The article title is “Designing a Professional Brochure” and we have yet to talk about design. In architecture school professors always said, “Form follows function.” Truly even the best-looking design is just graphics unless there is intent behind it. If you skipped the nonsense about goals and objectives, I urge you to take a u-turn towards the top of the page and read it. The bulk of my time as a designer is spent on objectives and target audience, not on graphics. Graphic design is a communication language, not art. (we do print beautiful postcards for art however). Goals and objectives in hand, we now move to graphics

7. Theme and structure
Maintain a consistent feel throughout your brochure. Using limited colors such as one or two background colors and a highlight color allows the user to easily distinguish the importance level of the information. Although the brochure is designed and printed flat, create a consistent grid for each panel, allowing enough margin space to avoid feeling cluttered. Feel free to break this grid with important elements, but the viewer needs the consistency to read the “off grid” or non-standard elements as important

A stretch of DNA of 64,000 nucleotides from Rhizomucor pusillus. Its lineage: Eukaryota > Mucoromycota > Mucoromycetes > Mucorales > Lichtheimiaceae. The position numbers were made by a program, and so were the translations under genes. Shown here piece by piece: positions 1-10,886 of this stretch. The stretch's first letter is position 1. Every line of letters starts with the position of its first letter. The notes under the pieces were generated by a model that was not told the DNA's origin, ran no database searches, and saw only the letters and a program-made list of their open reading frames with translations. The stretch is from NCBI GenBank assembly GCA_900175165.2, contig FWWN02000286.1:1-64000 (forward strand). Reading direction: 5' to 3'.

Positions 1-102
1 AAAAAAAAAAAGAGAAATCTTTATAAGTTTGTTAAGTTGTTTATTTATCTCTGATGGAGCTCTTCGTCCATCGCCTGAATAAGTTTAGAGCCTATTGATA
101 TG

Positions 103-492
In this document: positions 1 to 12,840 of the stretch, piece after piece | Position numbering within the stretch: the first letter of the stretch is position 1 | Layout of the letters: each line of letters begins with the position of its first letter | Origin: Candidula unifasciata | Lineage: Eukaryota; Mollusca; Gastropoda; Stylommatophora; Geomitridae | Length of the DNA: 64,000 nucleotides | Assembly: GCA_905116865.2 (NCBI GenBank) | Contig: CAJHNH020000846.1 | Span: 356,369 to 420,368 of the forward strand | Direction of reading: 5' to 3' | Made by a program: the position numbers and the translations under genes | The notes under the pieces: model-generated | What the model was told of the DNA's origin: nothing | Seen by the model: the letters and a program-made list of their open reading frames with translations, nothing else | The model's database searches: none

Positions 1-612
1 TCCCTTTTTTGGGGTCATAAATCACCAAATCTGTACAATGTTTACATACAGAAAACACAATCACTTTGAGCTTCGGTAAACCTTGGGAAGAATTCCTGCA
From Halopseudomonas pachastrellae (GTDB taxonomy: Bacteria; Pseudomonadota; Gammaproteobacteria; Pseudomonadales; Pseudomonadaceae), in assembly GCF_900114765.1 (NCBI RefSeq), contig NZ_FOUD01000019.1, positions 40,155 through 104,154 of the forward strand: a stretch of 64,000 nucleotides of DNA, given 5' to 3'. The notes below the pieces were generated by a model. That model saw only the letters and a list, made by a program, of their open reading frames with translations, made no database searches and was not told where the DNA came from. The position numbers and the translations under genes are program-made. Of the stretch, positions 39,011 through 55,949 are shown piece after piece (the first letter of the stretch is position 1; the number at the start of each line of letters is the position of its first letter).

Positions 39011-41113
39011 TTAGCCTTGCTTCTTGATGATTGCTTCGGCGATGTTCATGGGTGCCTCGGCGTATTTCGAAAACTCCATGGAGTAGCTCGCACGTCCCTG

8. Text
Graphic software manufacturers should institute an alert when the third font is chosen, “The system has recovered from a serious error. The program will now revert to a previous font face.” Using one font face for titles and headings and one for copy with italics and bold used sparingly increase the viewers comprehension of your brochure. San-serif fonts (like this one, Arial) are more readable at smaller font sizes. In general, trim your copy before reducing the font sizes, keeping font sizes large (min 12pt, dependent on viewer age).

9. Quick-read Text
Nothing makes text more readable than the lack of it. Enough blank space is critical and when it’s missing it is usually due to too much text. Carefully choose your heading text and include bulleted lists or bold elements to allow a viewer to scan and understand your brochure within ten seconds.

Other Text Notes

  • use power words such as new, easy, results, proven
  • use bold and italics sparingly
  • use image captions, they are one of the most read elements
  • use short common speech, voluminous exposition and supercilious verbiage diminish recall
  • avoid text over images unless you gradient or lighten the image 80-90% (far more than your fist glance estimate)\
  • narrow text columns increase readability
  • call to action, step by step tell the viewer what they need to do after reading